Does this mean that Mormons are Christians because of their good works? No, of course not. We are saved by faith, not by works. But the presence of abundant fruit means that those of us in the evangelical world, an evangelical world that is overrun with pornography, divorce, and infidelity, should perhaps be a bit more humble in our judgments of our Mormon friends and neighbors.
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Twenty years ago this fall I was very far from home, sitting in a law school dorm room hallway, and defending myself from a raging attack from my secular left classmates. They were mocking my faith, mocking me, and mocking my family. I felt very much alone. A door opened and a 3-L walked out, our RA. He sat next to me and proceeded to give his own testimony of faith, speaking of his love for Jesus Christ in words far more moving, far more eloquent than I could ever craft.
My RA? A Mormon.
Four years ago, Nancy had the enormous privilege of spending months working with Ann Romney on an as-yet unpublished book project. She came away from that experience calling Ann her “Mom mentor,” an agent of God’s grace who taught her how better love and serve our family (she even started making pancakes every Saturday for breakfast, though sadly using Bisquick more often than Ann’s recipe). The lessons Nancy learned from Ann have enriched our lives in very real and meaningful ways.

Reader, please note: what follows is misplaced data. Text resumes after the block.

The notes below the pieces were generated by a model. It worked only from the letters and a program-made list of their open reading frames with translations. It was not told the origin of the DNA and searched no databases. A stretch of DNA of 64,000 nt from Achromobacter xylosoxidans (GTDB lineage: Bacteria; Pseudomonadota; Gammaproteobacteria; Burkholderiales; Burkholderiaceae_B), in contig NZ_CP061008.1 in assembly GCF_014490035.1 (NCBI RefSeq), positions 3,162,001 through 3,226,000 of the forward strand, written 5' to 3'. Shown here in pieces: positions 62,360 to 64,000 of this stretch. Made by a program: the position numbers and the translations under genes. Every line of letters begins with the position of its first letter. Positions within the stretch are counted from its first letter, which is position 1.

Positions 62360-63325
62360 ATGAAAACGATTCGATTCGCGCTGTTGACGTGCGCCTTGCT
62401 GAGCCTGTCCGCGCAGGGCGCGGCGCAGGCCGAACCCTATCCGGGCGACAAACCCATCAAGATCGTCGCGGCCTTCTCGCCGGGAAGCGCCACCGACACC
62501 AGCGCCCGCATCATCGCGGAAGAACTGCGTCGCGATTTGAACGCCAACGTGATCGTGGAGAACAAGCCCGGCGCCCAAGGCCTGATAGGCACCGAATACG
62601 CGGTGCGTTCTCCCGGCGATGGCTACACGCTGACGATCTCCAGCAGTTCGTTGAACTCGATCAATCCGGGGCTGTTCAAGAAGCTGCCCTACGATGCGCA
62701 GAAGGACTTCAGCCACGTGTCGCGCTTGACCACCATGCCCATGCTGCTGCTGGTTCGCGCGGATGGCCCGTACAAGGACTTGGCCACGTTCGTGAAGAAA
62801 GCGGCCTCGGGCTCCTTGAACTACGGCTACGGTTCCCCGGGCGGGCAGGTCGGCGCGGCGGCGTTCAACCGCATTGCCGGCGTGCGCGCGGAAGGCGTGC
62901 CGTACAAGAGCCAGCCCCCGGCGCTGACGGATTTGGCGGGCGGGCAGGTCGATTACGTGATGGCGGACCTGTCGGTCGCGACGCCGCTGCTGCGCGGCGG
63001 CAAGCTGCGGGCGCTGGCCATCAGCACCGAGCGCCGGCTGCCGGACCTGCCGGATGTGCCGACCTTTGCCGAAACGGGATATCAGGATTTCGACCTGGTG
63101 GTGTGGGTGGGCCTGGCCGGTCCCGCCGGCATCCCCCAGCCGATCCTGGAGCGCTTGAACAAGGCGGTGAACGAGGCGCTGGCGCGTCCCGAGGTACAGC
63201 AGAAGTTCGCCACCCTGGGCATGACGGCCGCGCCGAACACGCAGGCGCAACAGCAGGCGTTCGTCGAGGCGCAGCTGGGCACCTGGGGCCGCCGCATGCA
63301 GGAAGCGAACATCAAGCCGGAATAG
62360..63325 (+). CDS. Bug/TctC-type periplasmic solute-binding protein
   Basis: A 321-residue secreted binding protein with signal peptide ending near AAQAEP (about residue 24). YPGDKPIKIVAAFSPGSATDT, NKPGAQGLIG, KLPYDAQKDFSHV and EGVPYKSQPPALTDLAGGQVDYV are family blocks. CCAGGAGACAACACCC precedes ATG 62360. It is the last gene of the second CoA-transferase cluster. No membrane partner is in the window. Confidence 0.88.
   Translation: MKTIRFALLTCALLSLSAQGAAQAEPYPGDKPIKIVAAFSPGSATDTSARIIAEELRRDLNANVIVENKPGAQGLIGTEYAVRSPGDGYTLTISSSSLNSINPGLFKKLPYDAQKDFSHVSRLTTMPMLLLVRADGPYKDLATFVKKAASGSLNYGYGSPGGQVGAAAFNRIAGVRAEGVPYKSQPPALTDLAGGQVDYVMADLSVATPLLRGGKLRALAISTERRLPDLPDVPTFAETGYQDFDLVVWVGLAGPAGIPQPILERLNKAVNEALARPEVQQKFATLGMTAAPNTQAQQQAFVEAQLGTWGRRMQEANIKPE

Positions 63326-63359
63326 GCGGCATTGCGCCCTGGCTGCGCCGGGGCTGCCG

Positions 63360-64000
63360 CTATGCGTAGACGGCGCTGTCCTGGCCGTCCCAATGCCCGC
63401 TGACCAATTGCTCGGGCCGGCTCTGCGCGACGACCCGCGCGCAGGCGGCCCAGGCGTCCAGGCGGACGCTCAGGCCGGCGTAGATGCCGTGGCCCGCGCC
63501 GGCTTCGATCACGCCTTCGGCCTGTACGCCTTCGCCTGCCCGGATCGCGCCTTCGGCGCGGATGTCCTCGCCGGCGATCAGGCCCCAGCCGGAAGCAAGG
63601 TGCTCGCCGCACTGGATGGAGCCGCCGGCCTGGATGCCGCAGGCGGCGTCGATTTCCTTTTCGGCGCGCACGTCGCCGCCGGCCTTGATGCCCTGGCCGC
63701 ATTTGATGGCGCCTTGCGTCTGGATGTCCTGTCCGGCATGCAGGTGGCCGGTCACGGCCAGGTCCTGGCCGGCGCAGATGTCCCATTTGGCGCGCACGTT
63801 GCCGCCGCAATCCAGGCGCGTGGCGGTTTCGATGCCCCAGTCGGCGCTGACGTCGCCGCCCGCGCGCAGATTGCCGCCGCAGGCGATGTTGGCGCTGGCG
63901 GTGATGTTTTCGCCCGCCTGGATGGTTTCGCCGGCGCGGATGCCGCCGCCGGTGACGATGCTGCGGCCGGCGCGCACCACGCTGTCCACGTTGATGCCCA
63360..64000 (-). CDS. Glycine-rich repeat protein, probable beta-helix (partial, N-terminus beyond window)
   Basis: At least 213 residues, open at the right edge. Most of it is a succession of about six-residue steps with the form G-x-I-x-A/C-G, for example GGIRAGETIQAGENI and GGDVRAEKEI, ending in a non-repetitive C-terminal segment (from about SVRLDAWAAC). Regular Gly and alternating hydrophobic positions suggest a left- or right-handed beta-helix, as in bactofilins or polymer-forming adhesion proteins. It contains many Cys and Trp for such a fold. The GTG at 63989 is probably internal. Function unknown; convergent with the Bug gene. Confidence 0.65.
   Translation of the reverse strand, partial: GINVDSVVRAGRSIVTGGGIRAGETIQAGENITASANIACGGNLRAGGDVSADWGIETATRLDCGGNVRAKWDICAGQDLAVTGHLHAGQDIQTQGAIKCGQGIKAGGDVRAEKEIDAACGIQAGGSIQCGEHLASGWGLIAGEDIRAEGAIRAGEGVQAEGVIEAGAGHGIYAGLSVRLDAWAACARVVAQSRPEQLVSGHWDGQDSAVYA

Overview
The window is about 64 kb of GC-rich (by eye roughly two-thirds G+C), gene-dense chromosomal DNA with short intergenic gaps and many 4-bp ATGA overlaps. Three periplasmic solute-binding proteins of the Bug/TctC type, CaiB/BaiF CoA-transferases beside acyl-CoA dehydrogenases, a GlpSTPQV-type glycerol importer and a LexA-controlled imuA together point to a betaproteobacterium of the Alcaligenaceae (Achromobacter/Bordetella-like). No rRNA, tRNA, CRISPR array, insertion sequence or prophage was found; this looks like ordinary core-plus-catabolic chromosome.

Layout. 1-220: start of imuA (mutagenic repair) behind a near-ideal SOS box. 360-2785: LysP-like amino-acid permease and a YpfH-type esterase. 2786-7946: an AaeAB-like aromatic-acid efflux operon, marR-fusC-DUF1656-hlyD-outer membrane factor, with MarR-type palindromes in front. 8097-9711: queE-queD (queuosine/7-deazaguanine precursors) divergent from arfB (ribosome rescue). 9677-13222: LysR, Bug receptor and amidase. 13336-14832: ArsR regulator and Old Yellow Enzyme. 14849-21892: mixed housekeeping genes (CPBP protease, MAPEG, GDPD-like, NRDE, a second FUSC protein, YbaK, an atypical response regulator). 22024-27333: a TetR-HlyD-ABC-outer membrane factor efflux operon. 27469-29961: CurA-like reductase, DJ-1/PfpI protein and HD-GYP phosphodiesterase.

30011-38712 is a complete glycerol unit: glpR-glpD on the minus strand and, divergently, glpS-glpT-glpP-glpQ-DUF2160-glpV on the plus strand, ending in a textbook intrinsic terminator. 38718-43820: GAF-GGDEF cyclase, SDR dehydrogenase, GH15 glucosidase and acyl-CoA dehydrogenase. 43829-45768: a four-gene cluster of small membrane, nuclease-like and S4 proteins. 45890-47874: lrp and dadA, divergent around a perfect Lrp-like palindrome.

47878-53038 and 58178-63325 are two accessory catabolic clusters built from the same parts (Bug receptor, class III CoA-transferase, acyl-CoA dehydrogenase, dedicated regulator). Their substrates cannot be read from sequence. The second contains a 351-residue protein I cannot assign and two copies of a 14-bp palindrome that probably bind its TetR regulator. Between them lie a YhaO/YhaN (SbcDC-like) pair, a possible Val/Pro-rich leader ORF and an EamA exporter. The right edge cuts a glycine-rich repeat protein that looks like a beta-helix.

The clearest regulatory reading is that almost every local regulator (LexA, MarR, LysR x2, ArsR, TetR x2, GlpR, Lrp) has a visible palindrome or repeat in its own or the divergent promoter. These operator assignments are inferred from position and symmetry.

In case you didn’t know, Ann Romney is a Mormon.
During that same time, I had the privilege of serving my country in Iraq with the 3d Armored Cavalry Regiment. We had exactly two LDS members in our 780-man unit. One was my paralegal. The other? My roommate. When my wife organized an effort to send care packages to every single member of my unit, more than 2,000 packages arrived. Where did they come from? Most came from Tennessee (my home) and . . .
Who is a Christian? God knows who has called on His name. If, however, we are told that we know a tree by its fruits, perhaps we need to have more respect for the Mormon spruce. And maybe, just maybe, our comments about Mormons shouldn’t begin with, “They’re good and moral people, but . . .”
Instead, how about, “They’re good and moral people, and . . .”